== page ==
Reading Hajdi Murat During The War In Ukraine: Tolstoy And Reliving History

Reading Hajdi Murat During The War In Ukraine: Tolstoy And Reliving History
Those who forget history are condemned to relive it. It is interesting to see how one can learn so much by going back a century to life after the Second World War, or even further back when Tolstoy wrote his last book about Hadji Murat.

The situation across the world was in turmoil then, and it is that way even now – as one can see in Afghanistan, Iraq, Yemen or Ukraine among other hotspots of conflict today. These conflicts will occupy historians and for years to come. They will have enough material to work on. Traumas are being played out on our television screens and mobile phones. Information – whether true or fake – is rampant on social media.

Now that Russia is spreading its tentacles back into regions that were once part of the Soviet Union, it seems timely to see how historical fiction can teach us lessons.

Tolstoy wrote his story of a historical warrior Hadji Murat, a Checehn rebel who fought against the Tsarist Russian Empire for over thirty years. After a feud with his commander, Murat defects to the other side, and then is not to be trusted by either side.

The backdrop of Tolstoy’s tale is a Russian Empire that had begun expanding into the Caucasus region during the 1780s. That area was inhabited by Muslim Chechens. Various local alliances banded together to help rescue their land. Murat became the warrior who serves to protect their nation. Tolstoy’s narrative encapsulated an understanding of how people behave during wartime.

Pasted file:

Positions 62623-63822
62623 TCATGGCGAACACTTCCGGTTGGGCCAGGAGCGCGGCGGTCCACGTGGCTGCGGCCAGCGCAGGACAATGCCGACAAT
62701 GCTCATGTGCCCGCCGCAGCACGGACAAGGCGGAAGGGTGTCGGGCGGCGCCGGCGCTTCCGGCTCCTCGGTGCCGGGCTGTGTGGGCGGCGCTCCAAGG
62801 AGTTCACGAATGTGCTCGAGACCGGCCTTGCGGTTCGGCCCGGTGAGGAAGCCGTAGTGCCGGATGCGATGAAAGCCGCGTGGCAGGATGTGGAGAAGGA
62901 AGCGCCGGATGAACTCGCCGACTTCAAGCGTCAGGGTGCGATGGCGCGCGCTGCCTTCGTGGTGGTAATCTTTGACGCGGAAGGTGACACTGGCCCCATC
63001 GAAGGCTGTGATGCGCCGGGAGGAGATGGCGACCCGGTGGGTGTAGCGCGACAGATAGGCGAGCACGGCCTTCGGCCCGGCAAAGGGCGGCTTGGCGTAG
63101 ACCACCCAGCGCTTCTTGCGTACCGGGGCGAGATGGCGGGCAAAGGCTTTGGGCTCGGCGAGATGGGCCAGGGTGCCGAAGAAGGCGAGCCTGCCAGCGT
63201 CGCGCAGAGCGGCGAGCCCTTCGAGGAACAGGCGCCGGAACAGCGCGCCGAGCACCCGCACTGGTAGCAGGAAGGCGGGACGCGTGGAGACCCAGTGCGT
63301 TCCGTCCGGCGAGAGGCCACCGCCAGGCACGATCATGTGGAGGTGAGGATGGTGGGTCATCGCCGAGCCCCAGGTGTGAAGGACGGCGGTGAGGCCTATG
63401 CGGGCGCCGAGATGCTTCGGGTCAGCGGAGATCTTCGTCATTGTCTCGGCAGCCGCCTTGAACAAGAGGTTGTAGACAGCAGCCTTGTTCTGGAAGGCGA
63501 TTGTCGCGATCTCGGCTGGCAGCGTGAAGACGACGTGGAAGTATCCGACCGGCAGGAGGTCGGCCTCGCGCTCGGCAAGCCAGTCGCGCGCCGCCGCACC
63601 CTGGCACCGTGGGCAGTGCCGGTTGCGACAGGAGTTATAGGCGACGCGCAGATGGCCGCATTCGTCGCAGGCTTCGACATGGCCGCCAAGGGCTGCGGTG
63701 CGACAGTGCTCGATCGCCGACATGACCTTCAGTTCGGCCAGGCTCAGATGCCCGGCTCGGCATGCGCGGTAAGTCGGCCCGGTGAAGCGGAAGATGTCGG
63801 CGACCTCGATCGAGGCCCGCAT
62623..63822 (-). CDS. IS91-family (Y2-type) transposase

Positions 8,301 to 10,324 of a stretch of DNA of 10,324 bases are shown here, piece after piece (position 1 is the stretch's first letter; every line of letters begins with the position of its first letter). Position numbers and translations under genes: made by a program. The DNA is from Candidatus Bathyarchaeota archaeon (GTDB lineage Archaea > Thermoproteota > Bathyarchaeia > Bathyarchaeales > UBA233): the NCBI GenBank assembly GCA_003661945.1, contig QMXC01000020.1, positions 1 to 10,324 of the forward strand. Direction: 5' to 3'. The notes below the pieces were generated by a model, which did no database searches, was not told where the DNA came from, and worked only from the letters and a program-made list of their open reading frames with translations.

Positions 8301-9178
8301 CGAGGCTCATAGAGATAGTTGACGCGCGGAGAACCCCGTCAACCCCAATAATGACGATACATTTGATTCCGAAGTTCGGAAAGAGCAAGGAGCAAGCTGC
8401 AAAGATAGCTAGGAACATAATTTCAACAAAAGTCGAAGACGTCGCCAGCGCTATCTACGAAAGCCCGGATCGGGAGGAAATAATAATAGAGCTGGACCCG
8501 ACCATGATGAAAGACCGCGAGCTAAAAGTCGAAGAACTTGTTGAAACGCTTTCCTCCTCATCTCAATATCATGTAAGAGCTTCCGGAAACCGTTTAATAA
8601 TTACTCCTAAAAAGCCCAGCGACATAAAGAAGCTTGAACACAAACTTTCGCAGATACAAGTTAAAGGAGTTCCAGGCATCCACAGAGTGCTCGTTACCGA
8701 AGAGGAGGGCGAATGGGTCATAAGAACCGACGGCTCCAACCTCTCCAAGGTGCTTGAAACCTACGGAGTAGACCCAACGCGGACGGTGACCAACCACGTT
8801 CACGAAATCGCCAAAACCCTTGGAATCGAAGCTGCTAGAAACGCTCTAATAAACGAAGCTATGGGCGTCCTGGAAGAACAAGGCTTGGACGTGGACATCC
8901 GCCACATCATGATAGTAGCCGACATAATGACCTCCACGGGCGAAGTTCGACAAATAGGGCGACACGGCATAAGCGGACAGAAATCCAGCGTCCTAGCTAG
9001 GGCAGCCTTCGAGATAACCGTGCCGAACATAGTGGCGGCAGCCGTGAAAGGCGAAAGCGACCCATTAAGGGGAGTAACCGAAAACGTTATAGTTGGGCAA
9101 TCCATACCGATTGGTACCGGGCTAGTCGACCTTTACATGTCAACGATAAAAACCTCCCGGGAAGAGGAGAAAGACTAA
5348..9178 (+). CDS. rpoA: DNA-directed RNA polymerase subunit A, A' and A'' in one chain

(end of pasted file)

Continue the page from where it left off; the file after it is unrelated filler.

Tolstoy himself had fought in the Caucasus region in 1851, shortly after joining the military the year before as a 23-year-old. He witnessed events which he relived through fiction almost five decades later.

It is said that memories come to us in waves. It was perhaps natural for Tolstoy, as he entered the last phase of his life, to recall his younger days as a fighting soldier. Jung referred to two halves of life. In the first, we grow and build our own sense of identity, importance and security. Ego or the Self matters. By the second phase of life, that Ego holds you together. We endure without breaking.

According to Jung, in the second half of life, it is no longer enough to be wealthy or successful. One needs a deeper sense of purpose. The nostalgia of youth converts into the present, in Tolstoy’s case through fiction.

His book is fascinating as it reveals what we know to be true even now – that troops in the field during a war have very little to do with decision-makers, whose personal and political concerns dictate whether to enter into war, or the course of it, or when to end it. Countless lives are lost in the process – of sons, fathers, mothers and wives. And then there are those lives are forever changed.

Hajdi Murat tries to escape and to rescue his family. When his severed head is brought to the Russian veterans, they express shock as they had learnt to respect him as a warrior.

Today countless people are caught in a crossfire of violence that is not of their own making. Countless people live out their own reality version of fictionalised events.

Fiction is intended to teach us moral lessons and reminds us of timeless truths about the nature of war. Walt Whitman wrote about the US Civil War that the real war will never get into books. There are many who experience the current horrors of war who will never make it into fiction or history, rather like the tomb of unnamed soldiers which I drive past in Washington DC on a weekly basis.

Whoever could have thought that what Tolstoy wrote about that time would be a precursor to what would recur two centuries later? It is a powerful reminder that we are condemned to relive history, over and over again.